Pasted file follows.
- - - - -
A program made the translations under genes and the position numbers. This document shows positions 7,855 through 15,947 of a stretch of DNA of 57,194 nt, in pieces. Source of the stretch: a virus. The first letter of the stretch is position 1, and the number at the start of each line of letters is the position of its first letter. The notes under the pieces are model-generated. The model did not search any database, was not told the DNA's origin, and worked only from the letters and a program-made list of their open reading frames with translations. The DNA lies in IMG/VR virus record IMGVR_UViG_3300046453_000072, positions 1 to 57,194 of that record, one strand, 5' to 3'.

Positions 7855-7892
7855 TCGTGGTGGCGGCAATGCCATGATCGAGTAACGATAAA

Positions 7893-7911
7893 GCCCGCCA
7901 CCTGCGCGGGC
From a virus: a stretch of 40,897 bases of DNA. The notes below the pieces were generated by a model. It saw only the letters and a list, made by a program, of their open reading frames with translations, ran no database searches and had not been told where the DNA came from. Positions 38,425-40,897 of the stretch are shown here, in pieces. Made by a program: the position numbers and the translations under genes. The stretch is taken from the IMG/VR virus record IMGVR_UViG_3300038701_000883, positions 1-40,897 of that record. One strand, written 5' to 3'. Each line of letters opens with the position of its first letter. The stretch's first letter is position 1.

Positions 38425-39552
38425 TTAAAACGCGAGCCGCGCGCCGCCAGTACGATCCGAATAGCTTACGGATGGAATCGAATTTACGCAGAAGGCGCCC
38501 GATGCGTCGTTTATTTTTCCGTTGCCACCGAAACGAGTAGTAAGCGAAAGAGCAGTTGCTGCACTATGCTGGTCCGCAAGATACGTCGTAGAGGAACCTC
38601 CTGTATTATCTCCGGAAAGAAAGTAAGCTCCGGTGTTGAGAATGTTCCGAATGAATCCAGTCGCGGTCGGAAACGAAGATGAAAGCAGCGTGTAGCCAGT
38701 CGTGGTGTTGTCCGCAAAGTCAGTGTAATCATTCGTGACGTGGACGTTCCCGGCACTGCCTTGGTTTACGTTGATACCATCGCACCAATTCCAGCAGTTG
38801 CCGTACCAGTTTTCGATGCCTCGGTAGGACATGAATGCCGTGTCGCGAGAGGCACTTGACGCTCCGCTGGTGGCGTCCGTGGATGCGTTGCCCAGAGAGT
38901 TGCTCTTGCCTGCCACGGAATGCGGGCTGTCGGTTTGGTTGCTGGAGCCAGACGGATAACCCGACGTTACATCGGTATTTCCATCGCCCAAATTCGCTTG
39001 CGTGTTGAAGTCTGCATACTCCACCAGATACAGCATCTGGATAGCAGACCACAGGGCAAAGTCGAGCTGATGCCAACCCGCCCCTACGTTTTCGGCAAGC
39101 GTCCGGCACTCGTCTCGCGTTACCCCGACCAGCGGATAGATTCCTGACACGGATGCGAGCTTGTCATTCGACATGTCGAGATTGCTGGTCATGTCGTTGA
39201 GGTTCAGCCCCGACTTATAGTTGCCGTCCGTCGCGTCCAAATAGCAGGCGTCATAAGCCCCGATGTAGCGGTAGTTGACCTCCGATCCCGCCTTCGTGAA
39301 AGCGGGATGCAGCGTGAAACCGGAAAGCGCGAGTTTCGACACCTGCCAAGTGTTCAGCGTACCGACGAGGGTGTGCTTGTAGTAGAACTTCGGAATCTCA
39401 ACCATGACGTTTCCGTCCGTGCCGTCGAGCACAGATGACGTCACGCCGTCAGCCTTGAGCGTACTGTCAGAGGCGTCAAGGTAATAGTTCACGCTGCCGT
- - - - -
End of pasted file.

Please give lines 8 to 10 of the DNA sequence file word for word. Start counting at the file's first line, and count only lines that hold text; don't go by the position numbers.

Positions 38425-39552
38425 TTAAAACGCGAGCCGCGCGCCGCCAGTACGATCCGAATAGCTTACGGATGGAATCGAATTTACGCAGAAGGCGCCC
38501 GATGCGTCGTTTATTTTTCCGTTGCCACCGAAACGAGTAGTAAGCGAAAGAGCAGTTGCTGCACTATGCTGGTCCGCAAGATACGTCGTAGAGGAACCTC